Green Tomatoes Everywhere! -a view from my kitchen table this morning.

Signs of the Coming Winter:  Green Tomatoes in my Kitchen . . .

No "hard freeze" yesterday in Garland.  Even so with a 32 degree reading in Garland at 6 am today, I was glad to have taken the precautions I did--covering my plants with leaves and blankets and digging up all my artichokes and bringing them, along with an orange a lemon tree, into my home.  it was a good fire drill for me as tonight the weatherman is predicting a hard freeze for our area.

["Hard freeze" is used to imply temperatures that are sufficiently cold, for a long enough period, to seriously damage or kill seasonal vegetation. In our area, this usually means temperatures falling into the upper 20s or lower for at least two to three hours.]

The more experienced gardeners in Loving Garland Green's membership, such as Carol and Daniel, have built protective enclosures around their tomato plants.  These gardeners will be picking fresh tomatoes from their garden throughout the winter.  The johnny-come-latelys to the garden scene such as I are content to gather in our green tomatoes before the hard freeze.  Indeed, I'm glad to even have some tomatoes to gather.

Now the question becomes:  What shall I do with this nutritious food source?

I've decided to do three things:  1) Keep some on the vine and stick the vine in water with a few nutrients in it to see if they will continue to mature.   2) Just leave some in a sack on the table to ripen. 3) Cook the rest.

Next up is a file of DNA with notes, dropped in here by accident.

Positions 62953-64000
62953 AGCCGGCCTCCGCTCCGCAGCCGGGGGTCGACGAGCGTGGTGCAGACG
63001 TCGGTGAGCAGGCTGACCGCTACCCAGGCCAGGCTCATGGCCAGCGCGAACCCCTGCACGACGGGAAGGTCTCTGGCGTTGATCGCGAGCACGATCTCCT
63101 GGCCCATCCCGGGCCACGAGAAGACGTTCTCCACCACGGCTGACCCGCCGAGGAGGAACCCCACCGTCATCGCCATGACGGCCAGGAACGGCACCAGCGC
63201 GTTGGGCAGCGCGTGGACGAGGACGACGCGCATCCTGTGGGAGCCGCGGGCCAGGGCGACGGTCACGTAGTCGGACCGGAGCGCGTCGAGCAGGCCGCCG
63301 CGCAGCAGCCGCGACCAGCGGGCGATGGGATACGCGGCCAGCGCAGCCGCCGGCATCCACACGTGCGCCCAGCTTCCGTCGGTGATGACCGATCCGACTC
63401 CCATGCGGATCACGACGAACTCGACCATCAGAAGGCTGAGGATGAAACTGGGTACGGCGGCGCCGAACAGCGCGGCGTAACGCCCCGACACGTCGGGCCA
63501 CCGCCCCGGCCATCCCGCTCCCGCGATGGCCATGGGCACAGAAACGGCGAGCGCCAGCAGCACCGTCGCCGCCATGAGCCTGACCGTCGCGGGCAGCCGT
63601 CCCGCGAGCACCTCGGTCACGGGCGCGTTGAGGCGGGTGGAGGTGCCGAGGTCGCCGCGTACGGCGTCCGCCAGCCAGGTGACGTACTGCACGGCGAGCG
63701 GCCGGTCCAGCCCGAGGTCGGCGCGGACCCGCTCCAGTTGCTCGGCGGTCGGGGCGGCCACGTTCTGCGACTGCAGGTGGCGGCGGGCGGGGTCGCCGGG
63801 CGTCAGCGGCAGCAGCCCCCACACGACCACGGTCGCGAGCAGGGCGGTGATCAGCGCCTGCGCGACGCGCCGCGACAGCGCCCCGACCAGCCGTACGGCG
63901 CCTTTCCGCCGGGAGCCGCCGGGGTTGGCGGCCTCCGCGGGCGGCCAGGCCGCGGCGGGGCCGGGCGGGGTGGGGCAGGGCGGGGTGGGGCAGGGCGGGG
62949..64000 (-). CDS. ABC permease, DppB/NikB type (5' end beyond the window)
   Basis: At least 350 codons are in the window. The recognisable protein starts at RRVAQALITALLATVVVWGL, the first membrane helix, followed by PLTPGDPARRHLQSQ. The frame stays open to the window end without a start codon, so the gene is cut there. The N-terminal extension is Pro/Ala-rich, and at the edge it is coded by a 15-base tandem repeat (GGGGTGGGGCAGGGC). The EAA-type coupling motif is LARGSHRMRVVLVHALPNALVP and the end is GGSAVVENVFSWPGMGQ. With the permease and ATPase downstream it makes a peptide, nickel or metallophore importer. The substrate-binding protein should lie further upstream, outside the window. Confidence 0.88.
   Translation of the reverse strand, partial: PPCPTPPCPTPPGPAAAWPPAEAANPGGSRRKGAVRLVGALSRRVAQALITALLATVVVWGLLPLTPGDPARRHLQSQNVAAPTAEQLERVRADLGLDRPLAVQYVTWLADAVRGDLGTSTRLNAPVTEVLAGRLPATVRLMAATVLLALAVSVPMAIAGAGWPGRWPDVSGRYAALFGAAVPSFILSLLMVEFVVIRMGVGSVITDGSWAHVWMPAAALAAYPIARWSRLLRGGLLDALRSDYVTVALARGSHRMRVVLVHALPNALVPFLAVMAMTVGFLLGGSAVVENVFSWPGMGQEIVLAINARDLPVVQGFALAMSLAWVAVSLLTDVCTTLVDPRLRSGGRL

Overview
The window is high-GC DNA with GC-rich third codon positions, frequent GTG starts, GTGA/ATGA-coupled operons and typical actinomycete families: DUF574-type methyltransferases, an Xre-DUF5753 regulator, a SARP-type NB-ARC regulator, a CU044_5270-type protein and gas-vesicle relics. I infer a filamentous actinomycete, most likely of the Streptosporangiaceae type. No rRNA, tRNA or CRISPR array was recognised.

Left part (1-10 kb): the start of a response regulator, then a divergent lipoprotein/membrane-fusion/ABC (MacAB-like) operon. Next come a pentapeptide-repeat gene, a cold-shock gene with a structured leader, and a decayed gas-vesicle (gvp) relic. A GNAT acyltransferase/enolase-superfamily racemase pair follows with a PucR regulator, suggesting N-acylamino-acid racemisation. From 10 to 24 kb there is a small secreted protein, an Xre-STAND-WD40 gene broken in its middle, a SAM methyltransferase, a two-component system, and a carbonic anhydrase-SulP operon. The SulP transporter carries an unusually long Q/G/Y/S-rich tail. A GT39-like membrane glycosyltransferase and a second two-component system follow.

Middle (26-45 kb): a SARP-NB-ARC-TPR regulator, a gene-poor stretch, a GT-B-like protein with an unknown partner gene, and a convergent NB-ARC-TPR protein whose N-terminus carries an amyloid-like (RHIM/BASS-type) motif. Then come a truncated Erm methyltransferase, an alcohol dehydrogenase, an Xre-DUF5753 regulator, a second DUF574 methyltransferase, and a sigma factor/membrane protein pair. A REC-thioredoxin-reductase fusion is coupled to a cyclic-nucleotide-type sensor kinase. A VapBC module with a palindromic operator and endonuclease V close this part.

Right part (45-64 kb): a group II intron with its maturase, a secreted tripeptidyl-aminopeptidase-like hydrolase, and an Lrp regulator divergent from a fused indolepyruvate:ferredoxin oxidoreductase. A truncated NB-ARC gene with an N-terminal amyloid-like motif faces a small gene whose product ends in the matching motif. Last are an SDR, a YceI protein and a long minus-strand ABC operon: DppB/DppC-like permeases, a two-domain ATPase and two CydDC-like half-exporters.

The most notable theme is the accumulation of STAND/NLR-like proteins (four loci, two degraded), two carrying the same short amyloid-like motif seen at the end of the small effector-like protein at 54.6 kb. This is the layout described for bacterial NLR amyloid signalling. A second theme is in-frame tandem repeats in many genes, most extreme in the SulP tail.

If you visit the Internet and search for ways to ripen green tomatoes, you'll find all kinds of interesting instructions. Several methods suggest that putting a banana in with the tomatoes in the bag will speed things along.  I was a little surprised that most of the methods suggest to ripen tomatoes in either a plastic or paper bag in a warm dry space out of the sun.  Left to following Charlie's method, I would have simply put them on the kitchen table in the sun to ripen. They will ripen if you do this.  I know because I've seen it happen many times.

As for cooking green tomatoes, just search under "green tomato recipes". (I got 23,100,000 results in 0.48 sec.) Not that I looked at them all, but I did find on recipe that I plan to try:


Fried Green Tomato Parmesan

from "The Messy Baker"

  •  4 medium green tomatoes cored
  • salt
  • fresh black ground pepper
  • 1/3 cup milk
  • 1/3 cup all-purpose flower
  • 1 large egg
  • 1 cup dried bread crumbs
  • olive oil for frying
  • 2 cups tomato sauce
  • 1 cup freshly grated Parmigiano-Reggiano
  • pasta of your choice


1. Preheat oven to 350 F.  Grease a 9-inch by 13 inch glass pan.
2. Slice tomatoes 1/2 inch thick.  Sprinkle lightly with salt and pepper.
3. Heat oil over medium heat in a large skillet
4.Beat the green tomato slices by dipping them int he coating ingredients in the following order:  milk, flower, egg, bread crumbs.
5.  Fry each slicks 4 to 5 minutes per side.  
6. Place in a single layer to cover the bottom of the baking pan.
7. Cover tomato slicers evenly with tomato sauce.
8. Sprinkle with Parmesan cheese.
9. Bake 45 to 60 minutes or until tomatoes are done to your liking.
10 Serve hot on freshly cooked pasta.


And then there is the promise of more tomatoes next year. . .

 Down at the Garland Community Garden we are beginning our annual fall collection of leaves, paper and cardboard boxes--materials that we use to create lasagna beds, mound style.

In addition to amending the soil in the first section of The Winding Garden section, in late December we will begin construction on the second row of these garden plots.  Section I is approximately 160 feet long and about three feet wide.  Section II will be about the same.  Each section is divided and numbered into 24 plots.

Visit our website at Loving Garland Green, or better yet attend one of our weekly meetings at 216 East Kingsbridge Drive Garland Texas 75040.  We meet every Monday from 6:30 to 7:30.

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